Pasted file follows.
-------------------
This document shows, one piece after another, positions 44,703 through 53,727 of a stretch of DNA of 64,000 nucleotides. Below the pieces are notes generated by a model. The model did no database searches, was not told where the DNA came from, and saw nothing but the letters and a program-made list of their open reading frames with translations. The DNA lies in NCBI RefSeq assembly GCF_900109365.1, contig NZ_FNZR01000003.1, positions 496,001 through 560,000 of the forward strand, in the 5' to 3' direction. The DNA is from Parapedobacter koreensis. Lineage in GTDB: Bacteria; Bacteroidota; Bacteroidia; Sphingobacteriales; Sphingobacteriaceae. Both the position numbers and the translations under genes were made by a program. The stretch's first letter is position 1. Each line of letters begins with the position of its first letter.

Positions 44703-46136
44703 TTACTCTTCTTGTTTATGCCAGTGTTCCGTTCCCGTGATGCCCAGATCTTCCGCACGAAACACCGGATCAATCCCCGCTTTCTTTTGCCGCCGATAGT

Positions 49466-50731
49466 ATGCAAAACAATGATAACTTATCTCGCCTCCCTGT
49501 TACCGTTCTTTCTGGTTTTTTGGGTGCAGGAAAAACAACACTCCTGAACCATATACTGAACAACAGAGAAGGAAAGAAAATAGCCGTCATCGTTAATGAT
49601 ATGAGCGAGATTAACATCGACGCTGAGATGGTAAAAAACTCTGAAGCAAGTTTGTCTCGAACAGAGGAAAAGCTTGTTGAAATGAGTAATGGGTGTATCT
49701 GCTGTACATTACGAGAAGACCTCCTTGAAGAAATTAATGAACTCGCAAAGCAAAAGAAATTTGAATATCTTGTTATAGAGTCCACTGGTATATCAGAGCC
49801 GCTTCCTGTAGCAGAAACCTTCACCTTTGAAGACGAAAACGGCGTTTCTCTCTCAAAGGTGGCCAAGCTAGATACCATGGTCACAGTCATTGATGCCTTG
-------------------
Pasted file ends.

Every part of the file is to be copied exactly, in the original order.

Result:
This document shows, one piece after another, positions 44,703 through 53,727 of a stretch of DNA of 64,000 nucleotides. Below the pieces are notes generated by a model. The model did no database searches, was not told where the DNA came from, and saw nothing but the letters and a program-made list of their open reading frames with translations. The DNA lies in NCBI RefSeq assembly GCF_900109365.1, contig NZ_FNZR01000003.1, positions 496,001 through 560,000 of the forward strand, in the 5' to 3' direction. The DNA is from Parapedobacter koreensis. Lineage in GTDB: Bacteria; Bacteroidota; Bacteroidia; Sphingobacteriales; Sphingobacteriaceae. Both the position numbers and the translations under genes were made by a program. The stretch's first letter is position 1. Each line of letters begins with the position of its first letter.

Positions 44703-46136
44703 TTACTCTTCTTGTTTATGCCAGTGTTCCGTTCCCGTGATGCCCAGATCTTCCGCACGAAACACCGGATCAATCCCCGCTTTCTTTTGCCGCCGATAGT

Positions 49466-50731
49466 ATGCAAAACAATGATAACTTATCTCGCCTCCCTGT
49501 TACCGTTCTTTCTGGTTTTTTGGGTGCAGGAAAAACAACACTCCTGAACCATATACTGAACAACAGAGAAGGAAAGAAAATAGCCGTCATCGTTAATGAT
49601 ATGAGCGAGATTAACATCGACGCTGAGATGGTAAAAAACTCTGAAGCAAGTTTGTCTCGAACAGAGGAAAAGCTTGTTGAAATGAGTAATGGGTGTATCT
49701 GCTGTACATTACGAGAAGACCTCCTTGAAGAAATTAATGAACTCGCAAAGCAAAAGAAATTTGAATATCTTGTTATAGAGTCCACTGGTATATCAGAGCC
49801 GCTTCCTGTAGCAGAAACCTTCACCTTTGAAGACGAAAACGGCGTTTCTCTCTCAAAGGTGGCCAAGCTAGATACCATGGTCACAGTCATTGATGCCTTG